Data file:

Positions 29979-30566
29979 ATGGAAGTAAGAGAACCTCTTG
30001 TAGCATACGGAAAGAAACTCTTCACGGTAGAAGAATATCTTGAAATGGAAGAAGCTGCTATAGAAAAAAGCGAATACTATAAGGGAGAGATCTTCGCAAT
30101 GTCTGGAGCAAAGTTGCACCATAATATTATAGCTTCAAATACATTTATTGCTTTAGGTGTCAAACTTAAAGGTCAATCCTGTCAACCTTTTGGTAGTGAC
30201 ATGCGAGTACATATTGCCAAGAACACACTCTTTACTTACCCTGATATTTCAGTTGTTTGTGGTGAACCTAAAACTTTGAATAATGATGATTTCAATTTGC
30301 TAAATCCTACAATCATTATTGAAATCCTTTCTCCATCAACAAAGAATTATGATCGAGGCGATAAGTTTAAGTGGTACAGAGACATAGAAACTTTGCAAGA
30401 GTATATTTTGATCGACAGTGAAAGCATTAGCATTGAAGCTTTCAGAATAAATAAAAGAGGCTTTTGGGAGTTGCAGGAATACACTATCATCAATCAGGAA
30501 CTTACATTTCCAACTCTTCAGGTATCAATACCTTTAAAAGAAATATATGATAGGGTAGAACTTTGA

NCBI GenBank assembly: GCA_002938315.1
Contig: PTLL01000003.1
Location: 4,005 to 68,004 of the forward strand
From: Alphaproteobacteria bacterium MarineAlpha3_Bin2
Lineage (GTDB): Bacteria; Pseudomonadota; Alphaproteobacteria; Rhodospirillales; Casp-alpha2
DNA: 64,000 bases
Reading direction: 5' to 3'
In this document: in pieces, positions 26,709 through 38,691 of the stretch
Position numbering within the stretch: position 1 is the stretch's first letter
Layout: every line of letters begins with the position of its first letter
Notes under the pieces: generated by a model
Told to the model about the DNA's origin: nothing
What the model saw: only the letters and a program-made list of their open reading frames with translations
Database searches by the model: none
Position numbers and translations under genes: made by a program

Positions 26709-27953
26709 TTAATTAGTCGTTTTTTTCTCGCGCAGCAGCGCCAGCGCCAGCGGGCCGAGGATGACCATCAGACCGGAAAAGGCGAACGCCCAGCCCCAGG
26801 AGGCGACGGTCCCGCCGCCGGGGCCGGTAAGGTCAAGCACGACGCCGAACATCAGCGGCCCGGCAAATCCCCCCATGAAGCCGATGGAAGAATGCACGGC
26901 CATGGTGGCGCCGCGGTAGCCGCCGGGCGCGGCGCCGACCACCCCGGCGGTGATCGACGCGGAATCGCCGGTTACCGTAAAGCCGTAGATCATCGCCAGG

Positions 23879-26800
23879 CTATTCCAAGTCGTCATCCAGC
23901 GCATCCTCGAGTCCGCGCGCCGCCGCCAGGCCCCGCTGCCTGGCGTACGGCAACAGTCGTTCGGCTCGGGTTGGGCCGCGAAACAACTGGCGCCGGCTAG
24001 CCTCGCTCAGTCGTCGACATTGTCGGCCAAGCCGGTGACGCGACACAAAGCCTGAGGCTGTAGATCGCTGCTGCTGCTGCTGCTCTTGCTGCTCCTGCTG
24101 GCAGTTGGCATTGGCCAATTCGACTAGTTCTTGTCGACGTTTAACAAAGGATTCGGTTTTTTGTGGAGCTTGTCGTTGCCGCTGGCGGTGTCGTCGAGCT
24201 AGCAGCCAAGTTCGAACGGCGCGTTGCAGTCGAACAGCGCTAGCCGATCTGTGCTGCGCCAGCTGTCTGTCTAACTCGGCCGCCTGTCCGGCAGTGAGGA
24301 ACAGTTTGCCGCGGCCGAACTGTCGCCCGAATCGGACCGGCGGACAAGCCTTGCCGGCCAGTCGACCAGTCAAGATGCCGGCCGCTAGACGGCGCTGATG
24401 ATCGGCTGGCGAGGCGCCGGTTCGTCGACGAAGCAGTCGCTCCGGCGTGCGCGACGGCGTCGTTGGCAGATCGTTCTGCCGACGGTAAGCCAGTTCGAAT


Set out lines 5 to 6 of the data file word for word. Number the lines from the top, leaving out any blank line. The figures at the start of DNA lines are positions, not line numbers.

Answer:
30201 ATGCGAGTACATATTGCCAAGAACACACTCTTTACTTACCCTGATATTTCAGTTGTTTGTGGTGAACCTAAAACTTTGAATAATGATGATTTCAATTTGC
30301 TAAATCCTACAATCATTATTGAAATCCTTTCTCCATCAACAAAGAATTATGATCGAGGCGATAAGTTTAAGTGGTACAGAGACATAGAAACTTTGCAAGA